Angela explored the intersection of poetry and medicine within the medical humanities: how the being, knowing and doing in poetry relates to medical practice.
PhD awarded 2017
Angela investigated the relationship between medicine and poetry. Having previously trained as a doctor, she graduated with an MA from the IIML in 2005. Her first book, Echolocation , was published by Te Herenga Waka University Press in 2007. Her poems have appeared in Best New Zealand Poems, Sport and Landfall.
Angela's project was a hybrid thesis that interrogated the relationship between poetry and medicine through creative writing. Memoir and poems were used to explore the personal experience of a doctor who undertook postgraduate study in creative writing, alongside discussion of published academic material that situates the work in the broader field of medical humanities.
While the clinical training of doctors cultivates a 'way of seeing' that both highlights and obscures aspects of medicine, the embodied knowledge conveyed through literature offers a different kind of understanding, with its own constraints and affordances. Angela explored creative writing itself as a mode of thinking, in the context of understanding illness, trauma, and the intersection of our lives with the medical world. In doing so, she asked: in what ways does the knowing, being and doing in poetry enlighten aspects of knowing, being and doing in medicine? How might creative writing deepen our understanding of medical practice?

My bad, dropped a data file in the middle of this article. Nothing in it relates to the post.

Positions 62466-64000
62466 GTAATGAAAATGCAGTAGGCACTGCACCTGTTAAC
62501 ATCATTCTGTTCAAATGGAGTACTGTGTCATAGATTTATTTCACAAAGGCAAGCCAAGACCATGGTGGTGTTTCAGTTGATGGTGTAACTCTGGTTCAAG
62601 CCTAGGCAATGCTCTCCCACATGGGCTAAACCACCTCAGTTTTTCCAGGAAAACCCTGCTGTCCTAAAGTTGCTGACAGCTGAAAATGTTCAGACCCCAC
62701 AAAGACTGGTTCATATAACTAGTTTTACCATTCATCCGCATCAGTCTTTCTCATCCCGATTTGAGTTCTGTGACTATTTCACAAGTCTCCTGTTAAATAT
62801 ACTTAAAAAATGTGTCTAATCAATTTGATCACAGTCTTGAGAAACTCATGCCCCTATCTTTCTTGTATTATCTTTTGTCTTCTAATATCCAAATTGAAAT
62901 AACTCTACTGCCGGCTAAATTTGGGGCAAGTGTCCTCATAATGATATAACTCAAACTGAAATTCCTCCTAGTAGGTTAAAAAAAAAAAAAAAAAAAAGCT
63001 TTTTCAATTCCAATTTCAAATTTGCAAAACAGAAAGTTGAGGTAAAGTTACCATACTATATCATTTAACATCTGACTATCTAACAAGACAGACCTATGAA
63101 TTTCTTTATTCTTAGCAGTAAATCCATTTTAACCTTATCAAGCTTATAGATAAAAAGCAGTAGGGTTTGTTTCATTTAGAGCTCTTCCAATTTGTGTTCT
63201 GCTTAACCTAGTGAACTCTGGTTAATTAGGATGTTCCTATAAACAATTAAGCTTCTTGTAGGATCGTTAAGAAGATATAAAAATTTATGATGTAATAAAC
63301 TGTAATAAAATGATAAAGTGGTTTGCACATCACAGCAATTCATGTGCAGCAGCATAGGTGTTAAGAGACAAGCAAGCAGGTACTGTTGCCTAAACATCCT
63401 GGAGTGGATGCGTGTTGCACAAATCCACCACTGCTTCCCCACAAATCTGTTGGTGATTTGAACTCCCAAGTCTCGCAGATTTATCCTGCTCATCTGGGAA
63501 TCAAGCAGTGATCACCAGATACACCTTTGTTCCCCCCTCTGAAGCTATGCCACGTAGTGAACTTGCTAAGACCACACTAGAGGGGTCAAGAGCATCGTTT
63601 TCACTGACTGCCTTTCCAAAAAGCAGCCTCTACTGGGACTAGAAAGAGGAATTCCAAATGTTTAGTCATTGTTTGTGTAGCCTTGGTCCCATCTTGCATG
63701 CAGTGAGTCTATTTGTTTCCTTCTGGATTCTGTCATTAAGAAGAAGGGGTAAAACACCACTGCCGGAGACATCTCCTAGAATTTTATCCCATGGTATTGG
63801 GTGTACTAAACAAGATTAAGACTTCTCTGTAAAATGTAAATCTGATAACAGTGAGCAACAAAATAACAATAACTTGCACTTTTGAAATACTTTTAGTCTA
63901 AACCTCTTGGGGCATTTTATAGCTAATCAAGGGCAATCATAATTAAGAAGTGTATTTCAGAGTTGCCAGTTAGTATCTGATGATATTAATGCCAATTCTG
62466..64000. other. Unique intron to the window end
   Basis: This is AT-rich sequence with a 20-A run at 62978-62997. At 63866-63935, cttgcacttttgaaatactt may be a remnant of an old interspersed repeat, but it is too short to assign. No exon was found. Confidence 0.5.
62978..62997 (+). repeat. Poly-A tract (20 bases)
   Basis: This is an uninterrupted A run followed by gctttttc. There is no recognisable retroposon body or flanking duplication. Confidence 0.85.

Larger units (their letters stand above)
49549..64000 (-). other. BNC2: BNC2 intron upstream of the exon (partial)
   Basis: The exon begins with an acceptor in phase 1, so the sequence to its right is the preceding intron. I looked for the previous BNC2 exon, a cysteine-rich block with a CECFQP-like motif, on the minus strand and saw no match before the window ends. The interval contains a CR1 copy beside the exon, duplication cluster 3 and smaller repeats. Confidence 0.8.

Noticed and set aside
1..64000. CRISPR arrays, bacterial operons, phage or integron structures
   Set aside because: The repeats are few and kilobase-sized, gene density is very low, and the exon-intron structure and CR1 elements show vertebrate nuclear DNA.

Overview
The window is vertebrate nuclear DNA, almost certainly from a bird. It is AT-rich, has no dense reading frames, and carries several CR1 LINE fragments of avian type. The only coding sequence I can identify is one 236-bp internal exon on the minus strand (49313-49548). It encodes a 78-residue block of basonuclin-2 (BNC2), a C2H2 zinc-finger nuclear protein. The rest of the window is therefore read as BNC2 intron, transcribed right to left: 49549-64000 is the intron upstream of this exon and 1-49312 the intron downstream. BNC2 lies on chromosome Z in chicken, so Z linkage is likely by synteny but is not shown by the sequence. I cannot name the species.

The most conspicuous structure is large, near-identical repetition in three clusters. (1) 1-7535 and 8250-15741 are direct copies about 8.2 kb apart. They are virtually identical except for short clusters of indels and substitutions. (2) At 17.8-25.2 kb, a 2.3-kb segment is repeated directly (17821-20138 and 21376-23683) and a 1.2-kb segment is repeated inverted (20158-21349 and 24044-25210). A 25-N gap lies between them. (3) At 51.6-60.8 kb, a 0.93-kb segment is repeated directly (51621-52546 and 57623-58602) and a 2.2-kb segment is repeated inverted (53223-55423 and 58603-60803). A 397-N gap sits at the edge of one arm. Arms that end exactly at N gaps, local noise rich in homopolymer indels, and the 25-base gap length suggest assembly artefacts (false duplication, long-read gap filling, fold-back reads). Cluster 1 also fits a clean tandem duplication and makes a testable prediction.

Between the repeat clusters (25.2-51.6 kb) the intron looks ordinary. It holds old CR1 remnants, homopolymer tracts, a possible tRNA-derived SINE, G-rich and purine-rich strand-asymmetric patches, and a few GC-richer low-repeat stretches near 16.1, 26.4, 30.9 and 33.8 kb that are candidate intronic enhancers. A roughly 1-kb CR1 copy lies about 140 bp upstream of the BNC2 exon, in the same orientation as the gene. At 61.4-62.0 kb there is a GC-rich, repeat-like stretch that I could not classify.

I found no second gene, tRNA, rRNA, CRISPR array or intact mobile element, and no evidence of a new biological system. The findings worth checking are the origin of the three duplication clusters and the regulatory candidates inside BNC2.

Angela writes: 'I started my MA pretty much straight from a clinical job in the hospital. It was a vastly different way of seeing the world, compared to what I'd learnt at medical school. Ever since then, I've been thinking about the contrast, and complementarity, of the two schools I've attended at university. I'm interested in how that relationship might be relevant to medical practice.'